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Meaning of the song ‘Burn’ by ‘Ellie Goulding’

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Released: 2012

Ellie Goulding’s “Burn” can be understood as a passionate hymn to youthful energy and the invincibility of spirit. The lyrics, steeped in the language of insurgence and resistance, speak to the resilience and verve of humanity; suggesting that our collective light is so powerful it can be seen from outer space, that it quite literally sets the world on fire.

The initial verse introduces the theme, “We, we don’t have to worry ’bout nothing/’Cause we got the fire, and we’re burning one hell of a something”. Goulding posits that there’s a potent force within us, a fire that burns vivaciously, and it’s something fantastic and universally admirable. With phrases like “burning one hell of a something,” Goulding incorporates colloquial language to depict the magnitude of this internal flame.

The following lines, “They, they’re gonna see us from outer space, outer space/Light it up, like we’re the stars of the human race, human race,” indulge in a bit of hyperbole but they capture the essence of the song – a celebration of an indomitable spirit that illuminates the world, equating it to celestial bodies seen from space.

The chorus, “We gonna let it burn, burn, burn, burn/We gonna let it burn, burn, burn, burn”, is seemingly simple; but it’s a forceful declaration of intent. Goulding has that “fire”, a metaphor for several possible elements – passion, love, spirit, fury, rebellion, and she’s going to let it blaze away, refusing to put it out or dull it down.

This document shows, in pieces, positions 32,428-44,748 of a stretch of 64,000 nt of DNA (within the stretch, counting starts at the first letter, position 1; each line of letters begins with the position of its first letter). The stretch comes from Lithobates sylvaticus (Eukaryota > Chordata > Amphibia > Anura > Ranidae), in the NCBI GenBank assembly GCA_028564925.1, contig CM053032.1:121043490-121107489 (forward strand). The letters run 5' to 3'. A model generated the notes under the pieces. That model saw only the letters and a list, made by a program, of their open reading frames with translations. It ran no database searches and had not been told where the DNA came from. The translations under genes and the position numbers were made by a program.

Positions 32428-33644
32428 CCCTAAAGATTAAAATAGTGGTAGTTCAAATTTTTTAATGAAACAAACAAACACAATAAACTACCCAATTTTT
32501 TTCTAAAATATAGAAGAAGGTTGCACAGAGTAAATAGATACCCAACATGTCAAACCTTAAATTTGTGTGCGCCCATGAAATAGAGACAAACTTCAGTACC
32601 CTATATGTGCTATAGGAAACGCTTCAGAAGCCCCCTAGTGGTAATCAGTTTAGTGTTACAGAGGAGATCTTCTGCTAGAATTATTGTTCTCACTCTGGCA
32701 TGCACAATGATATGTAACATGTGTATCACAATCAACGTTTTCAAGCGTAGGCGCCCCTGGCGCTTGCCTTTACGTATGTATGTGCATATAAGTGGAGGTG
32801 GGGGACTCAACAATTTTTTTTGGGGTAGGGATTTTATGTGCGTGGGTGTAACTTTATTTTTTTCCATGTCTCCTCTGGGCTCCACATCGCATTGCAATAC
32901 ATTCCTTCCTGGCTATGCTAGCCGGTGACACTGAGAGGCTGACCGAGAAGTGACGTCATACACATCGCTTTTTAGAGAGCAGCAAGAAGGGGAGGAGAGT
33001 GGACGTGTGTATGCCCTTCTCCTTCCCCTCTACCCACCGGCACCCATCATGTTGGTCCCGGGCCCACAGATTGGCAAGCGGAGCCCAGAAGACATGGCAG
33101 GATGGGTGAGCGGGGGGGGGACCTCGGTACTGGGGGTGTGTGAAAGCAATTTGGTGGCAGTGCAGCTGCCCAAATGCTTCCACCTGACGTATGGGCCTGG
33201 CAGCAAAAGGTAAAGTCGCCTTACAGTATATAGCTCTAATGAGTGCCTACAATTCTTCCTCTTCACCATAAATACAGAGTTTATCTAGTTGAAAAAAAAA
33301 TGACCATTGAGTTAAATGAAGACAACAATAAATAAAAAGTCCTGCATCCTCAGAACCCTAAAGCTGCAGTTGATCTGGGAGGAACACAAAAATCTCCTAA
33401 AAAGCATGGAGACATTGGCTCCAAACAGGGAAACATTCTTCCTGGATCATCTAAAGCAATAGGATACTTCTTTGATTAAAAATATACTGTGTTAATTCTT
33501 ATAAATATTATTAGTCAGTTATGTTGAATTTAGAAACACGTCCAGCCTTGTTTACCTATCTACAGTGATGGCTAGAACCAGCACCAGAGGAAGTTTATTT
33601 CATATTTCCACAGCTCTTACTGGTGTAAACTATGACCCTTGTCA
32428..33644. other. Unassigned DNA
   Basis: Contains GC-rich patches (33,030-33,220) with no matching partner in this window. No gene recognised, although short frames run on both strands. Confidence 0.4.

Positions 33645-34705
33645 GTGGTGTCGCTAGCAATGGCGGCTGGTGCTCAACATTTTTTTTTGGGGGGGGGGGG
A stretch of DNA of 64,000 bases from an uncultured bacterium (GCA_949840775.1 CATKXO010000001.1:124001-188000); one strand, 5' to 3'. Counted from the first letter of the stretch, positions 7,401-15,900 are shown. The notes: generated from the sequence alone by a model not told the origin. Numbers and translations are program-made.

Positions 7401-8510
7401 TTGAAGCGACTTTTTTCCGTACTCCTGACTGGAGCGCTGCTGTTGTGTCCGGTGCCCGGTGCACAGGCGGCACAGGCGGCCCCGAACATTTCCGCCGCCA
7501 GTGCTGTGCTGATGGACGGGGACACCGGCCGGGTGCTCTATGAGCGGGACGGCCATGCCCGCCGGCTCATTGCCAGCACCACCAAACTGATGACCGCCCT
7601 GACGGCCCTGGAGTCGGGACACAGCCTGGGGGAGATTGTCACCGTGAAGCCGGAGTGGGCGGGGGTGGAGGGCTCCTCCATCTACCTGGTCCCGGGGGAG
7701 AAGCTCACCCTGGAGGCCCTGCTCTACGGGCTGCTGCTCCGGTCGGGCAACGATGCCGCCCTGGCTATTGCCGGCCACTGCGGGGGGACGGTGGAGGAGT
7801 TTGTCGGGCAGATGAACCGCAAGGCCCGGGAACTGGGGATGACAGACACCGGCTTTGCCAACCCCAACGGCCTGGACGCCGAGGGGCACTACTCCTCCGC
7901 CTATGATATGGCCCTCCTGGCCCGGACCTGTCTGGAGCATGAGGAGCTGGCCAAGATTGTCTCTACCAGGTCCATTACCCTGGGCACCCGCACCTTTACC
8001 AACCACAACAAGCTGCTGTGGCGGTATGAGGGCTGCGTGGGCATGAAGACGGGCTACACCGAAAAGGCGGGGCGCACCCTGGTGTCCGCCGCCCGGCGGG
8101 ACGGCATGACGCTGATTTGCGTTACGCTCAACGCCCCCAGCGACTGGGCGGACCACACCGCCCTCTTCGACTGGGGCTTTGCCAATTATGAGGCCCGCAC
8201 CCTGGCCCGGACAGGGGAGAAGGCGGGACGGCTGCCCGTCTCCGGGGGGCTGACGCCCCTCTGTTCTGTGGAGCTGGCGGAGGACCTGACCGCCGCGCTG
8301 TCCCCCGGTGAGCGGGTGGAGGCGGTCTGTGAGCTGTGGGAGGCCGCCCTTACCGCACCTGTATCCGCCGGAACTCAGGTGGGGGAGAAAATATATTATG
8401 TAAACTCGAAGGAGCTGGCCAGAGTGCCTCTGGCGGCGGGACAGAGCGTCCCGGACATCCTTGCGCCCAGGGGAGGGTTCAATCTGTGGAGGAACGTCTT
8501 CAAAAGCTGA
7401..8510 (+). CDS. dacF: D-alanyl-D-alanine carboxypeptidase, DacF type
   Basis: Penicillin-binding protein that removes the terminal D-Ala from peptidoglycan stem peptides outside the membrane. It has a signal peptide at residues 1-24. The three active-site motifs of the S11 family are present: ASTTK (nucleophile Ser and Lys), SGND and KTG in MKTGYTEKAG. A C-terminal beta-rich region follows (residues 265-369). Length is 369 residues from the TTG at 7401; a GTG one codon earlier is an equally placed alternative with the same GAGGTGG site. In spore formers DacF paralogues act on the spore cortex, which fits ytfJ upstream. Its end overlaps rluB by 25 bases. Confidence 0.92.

In another illuminating verse, “And what we see, is everybody’s on the floor/Acting crazy, getting loco till the lights out,” Goulding uses the “lights out” and “loco” as clever innuendos to picture a scene of uninhibited dancing, of living in the moment, of expressing oneself without fear – again, a manifestation of that internal fire.

Lastly, “When the lights started out, they don’t know what they heard/Strike the match, play it loud, giving love to the world,” encapsulates Goulding’s message: giving love to the world, even when faced with adversity (when the lights started out). The use of the phrase “strike the match” implies the initiation of this act of defiance and resilience.

Overall, “Burn” could be read as a call-to-arms for the human spirit. Goulding’s use of poetic devices like metaphor and hyperbole, combined with the atmospheric melody, creates an empowering ode to resilience and the power of ‘lighting up’ the world with our individual and collective fires.

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